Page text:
Children diagnosed with Autism may face several issues like difficulty in communication and social interaction, sensory integration issues, cognitive and psychological challenges. One such issue that can be commonly seen in children diagnosed with ASD is difficulties related to speech and language. Speech therapy can help children who lack the same, develop better speech and language abilities. To support this, here are the 6 most effective strategies that can help support speech development in a child with Autism.
- Focus on peer interaction
Several children on the Autism Spectrum may experience a hard time interacting with their peers. However, it can be peer interaction can be effectively used to encourage speech and language development in a child. Gradually introduce the child to other children of their age group.
For instance, you can organize a play date by calling a few children of your child’s age. In this, you can bring your child’s favourite toys to capture their interest. As the child may observe their peers talking among themselves, he/she may be encouraged to interact too. Also, you can lightly nudge the child and ask him to say “hello” or “goodbye” to teach them how to greet others.
- Establish spontaneous, functional communication
This should be one of the major goals for a child with Autism Spectrum Disorder who has speech and language-related issues- to have functional and spontaneous communication. In simple words, a child should know how to communicate their basic requirements to parents, caregivers, or for that matter anyone around them, without requiring a prompt.
Basically, without an adulting asking, “Do you want food?”, the child should be able to say on their own- “I want food.” If this aspect is yet to be present, focus on gradually fading the prompts that he/she receives. For example, tell the child that when he/she is feeling hungry, say, “I want food.” Further, when you feel that the child is trying to communicate the same but is not using the appropriate words, prompt them by saying, “Use your words.”
Gradually, as the child starts to use the words appropriately, fade the cues/prompts, ensuring that he/she doesn’t get habitual of receiving them. If in case, the functional speech is absent, one can teach the child how to use sign language, picture communication system, and voice output augmentative alternative communication (AAC) device.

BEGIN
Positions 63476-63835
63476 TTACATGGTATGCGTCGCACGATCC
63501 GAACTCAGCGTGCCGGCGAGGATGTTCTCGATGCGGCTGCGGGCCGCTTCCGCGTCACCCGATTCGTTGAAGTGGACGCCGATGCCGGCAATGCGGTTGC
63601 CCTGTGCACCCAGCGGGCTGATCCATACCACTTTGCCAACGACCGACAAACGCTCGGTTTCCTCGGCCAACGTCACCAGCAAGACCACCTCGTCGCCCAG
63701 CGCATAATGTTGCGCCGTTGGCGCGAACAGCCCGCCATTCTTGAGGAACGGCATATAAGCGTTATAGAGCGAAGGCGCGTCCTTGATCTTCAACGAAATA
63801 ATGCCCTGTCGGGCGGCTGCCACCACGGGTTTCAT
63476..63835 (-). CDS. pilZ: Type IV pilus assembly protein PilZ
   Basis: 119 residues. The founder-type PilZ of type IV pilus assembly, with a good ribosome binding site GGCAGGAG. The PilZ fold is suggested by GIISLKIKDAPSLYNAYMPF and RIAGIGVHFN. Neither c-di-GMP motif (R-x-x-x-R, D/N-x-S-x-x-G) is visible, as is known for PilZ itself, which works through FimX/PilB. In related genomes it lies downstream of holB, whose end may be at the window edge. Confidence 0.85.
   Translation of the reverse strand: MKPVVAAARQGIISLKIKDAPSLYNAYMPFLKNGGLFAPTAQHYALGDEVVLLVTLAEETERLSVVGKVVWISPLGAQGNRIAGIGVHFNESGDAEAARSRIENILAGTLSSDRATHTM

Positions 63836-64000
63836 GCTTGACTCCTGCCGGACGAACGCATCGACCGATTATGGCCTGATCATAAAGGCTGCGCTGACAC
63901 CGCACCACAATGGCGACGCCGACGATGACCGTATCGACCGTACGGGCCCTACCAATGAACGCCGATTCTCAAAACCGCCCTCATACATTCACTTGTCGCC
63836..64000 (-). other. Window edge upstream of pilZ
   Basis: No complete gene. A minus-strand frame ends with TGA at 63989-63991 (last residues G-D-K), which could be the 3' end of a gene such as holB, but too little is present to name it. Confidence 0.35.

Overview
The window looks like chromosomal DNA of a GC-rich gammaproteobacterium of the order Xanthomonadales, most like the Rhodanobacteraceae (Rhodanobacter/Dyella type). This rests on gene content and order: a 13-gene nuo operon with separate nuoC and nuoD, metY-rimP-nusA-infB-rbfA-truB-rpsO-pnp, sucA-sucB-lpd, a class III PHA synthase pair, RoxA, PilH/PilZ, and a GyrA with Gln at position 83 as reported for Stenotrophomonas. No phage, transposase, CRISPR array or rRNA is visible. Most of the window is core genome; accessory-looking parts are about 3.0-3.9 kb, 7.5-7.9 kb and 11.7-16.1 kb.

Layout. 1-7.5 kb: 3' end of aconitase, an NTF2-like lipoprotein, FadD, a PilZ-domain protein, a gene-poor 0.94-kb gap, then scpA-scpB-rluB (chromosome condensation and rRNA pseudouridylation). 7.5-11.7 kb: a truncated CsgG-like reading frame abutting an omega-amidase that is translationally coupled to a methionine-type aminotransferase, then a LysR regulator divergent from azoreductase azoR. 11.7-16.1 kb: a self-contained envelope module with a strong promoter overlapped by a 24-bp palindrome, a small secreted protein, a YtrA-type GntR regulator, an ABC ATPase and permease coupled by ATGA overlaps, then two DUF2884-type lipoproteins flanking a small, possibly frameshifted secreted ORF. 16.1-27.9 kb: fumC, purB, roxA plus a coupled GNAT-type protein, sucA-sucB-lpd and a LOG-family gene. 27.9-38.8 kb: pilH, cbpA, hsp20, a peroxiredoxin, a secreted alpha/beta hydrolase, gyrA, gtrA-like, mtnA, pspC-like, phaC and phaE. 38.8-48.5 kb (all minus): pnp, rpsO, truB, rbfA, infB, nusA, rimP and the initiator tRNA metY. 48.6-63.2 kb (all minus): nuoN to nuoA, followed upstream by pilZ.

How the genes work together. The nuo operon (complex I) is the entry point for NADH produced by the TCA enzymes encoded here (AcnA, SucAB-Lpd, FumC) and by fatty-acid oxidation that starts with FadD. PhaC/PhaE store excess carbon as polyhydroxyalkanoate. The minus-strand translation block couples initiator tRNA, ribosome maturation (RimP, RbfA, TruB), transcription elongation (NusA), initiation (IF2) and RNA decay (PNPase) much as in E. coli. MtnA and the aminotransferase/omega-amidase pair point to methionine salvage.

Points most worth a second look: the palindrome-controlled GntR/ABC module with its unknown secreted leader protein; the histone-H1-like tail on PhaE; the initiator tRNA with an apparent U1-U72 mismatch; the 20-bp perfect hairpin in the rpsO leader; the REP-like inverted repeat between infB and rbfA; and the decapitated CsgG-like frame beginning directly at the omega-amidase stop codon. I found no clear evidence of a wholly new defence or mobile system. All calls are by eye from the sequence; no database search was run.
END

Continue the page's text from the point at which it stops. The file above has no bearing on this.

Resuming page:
- Fine-tune their communication skills while other skills improve- There are many different communication skills, which directly or indirectly impact a child’s ability to effectively communicate themselves. While the child’s major challenging areas are being worked upon, the smaller challenges may also be addressed. For instance, figurative speech difficulties, incompetency to answer and ask questions, grammatical errors, sound related errors, etc can be worked upon as a strategy to support the development of speech and language in a child.
- Imitate the child- Speech therapy experts suggest mimicking the child’s play behaviors and sound as it encourages more interaction and vocalizing. In turn, the child also understands to copy what you say and learn to better communicate themselves. However, ensure that you only imitate those behaviours and sounds produced by your child that are positive. For instance, if your child is playing with his/her toy car and rolls it on the floor, roll it too. When he crashes it on an object, imitate the same. However, if your child throws it, do not imitate the same.
- Leave some space and give them time- As an instinct, any parent or caregiver may find it necessary to complete or fill the sentence that the child is trying to communicate. However, one should wait for the child to respond and not jump in immediately to complete it for them. This will give the child adequate time and opportunity to communicate, whether orally or through body gestures, on their own.
For instance, if your child wants to play, pause for some time and look at them expectantly. Look out for a body gesture or finger pointing towards their toy, and immediately respond to that prompt. This will help your child understand the power of effective communication.
- Speak clear, short and simple words or sentences- When an adult or for that matter a peer, uses clear, short and simple words and sentences to communicate, it becomes easier for the child to understand, comprehend and probably imitate the same. If the child does not speak at all, try to speak to them using single words. For instance, if he/she is playing with a dice, say “dice” or say “roll.” If he/she already communicates in single words, use double word phrases, like- “roll dice.”
Hopefully, these speech development strategies will help develop your child’s speech and language skills. Also, while you are at it, try to stay patient with your child. For better guidance and assistance, look out for a speech therapist who can offer speech therapy to your child. Through speech therapy, your child will be able to learn how to communicate themselves better.